For something we all do, “being a living creature,” is something we all barely understand. We don’t know why we’re here,’ and we don’t know what life is; we don’t fully understand what it is that makes us and other living things be. All we know is that it is pretty awesome, and pretty unlikely, that we are.
A lot of people claim to understand life, but come on: we don’t get it. Yet we’ve taken it upon ourselves to mess with life, ‘playing God,’ so to speak, but not in the way Morgan Freeman did in Bruce Almighty.
Emily Anthes, science journalist, covers developments in science ‘playing God’ in her book Frankenstein’s Cat: Cuddling Up to Biotech’s Brave New Beasts. Anthes’ book discusses the myriad of ways that technology is intersecting with non-human biology: a dolphin whose lost tail was replaced by a robotic one (chronicled in a movie, starring Morgan Freeman, Dolphin Tale,) glow-in-the-dark cats, animals engineered for human-medicinal purposes (other than snugglin’ a cute puppy to help with your depression,) allergen-free pets and cyborg robot bugs, designed to be scary and perpetually crawl all over your face when you’re sleeping.
The future of Biotech has a lot of implications for us humans: being a cyborg would be pretty dope (technically anyone with a robotic prosthetic or pacemaker is already a cyborg). Custom-made pets would likely be a huge industry, and computer-controlled bugs could be helpful to military, police and rescue people.
Controlling bugs via computer is actually a lot easier than it sounds. We already have DIY Neuroscientists who… you know, do neuroscience themselves, treating the human brain like a the yogurt in a hipster’s fridge. The fella in the video below produces this little gadget that he claims a child could use.
The gadget, when hooked up to a grasshopper’s leg, uses electric signals to make the leg move. It’s pretty impressive.
All brain activity is electrical, so on a creature as simple as a grasshopper it’s easy to simulate brainwave stimulation. It’s interesting seeing brain activity broken down like this, and it reminds you that in the end (not just in the end, but from beginning TO end) all that your ‘you’ is–your mind, your consciousness–is a series of chemical and electric reactions. Probably.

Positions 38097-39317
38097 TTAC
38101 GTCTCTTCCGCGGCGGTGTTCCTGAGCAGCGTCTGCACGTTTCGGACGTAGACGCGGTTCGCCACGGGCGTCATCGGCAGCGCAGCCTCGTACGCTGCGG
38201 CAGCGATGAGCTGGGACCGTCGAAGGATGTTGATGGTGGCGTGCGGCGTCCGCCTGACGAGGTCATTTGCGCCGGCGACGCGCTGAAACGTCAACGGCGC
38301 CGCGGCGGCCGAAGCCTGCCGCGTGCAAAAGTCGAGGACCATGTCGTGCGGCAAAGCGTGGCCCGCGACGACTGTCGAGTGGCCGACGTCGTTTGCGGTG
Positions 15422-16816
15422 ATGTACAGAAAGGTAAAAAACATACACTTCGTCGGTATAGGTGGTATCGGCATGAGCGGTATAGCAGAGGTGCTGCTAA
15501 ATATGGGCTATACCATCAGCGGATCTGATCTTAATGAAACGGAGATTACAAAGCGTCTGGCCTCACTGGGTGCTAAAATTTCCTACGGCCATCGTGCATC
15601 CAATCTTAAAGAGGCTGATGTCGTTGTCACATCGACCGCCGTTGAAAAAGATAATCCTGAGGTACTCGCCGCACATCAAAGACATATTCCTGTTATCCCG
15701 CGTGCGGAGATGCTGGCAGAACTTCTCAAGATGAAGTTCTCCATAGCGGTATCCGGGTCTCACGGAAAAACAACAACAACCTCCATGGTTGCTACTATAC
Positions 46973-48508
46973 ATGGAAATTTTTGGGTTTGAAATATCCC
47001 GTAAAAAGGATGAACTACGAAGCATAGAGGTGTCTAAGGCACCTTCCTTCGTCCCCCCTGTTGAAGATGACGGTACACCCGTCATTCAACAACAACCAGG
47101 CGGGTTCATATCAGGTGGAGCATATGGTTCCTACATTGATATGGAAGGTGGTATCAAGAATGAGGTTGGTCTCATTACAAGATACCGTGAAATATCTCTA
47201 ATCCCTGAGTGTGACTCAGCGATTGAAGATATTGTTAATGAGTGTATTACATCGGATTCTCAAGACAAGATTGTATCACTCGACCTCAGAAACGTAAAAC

Now the obvious ethical question that arises from messing with animals like this is: is it right to play God? And more importantly, is it okay to hurt animals in the name of science?
Before you go jumping after biotech and saying it’s wrong to engineer animals, remember: if you have any dog other than like, a wild wolf, you have an engineered animal, bred by generations of humans to be cute, or protective, or good at carrying barrels full of medicine around.
What’s the difference?
But just because we’ve been doing it for generations doesn’t mean it’s ethical: we’ve also been doing like, war and patriarchy for generations.
Anthes said: “There are philosophical concerns about, ‘Is this unnatural?'” with regards to biotech. Does something being unnatural make it automatically bad? And does anything ‘unnatural’ truly exist? Look here: humans and animals and plants all come from the same place, all have the same evolutionary roots.
So why is what a human does not natural?
Do you blame a beaver for the trees it cuts down for its dam? A lion for massacring a gazelle? The difference could be that we as humans are smart enough to understand that doing these things is ‘wrong,’ but if we’re so much smarter does that not entitle us to do whatever we want?
Another concern Anthes brings up (not her concern, she’s citing concerns she’s heard) is that engineered animals might get loose and wreak havoc, slowly destroying humanity and the world, which sounds bad, but come on: the world’s gonna end eventually, why can’t it be at the hands of glow-in-the-dark kitties?
I just asked a lot of questions and didn’t provide many answers; do you have any answers? Would you want an engineered pet? Is the fact that a brain can be simulated by a few electrical pulses depressing? Chime in in the comments.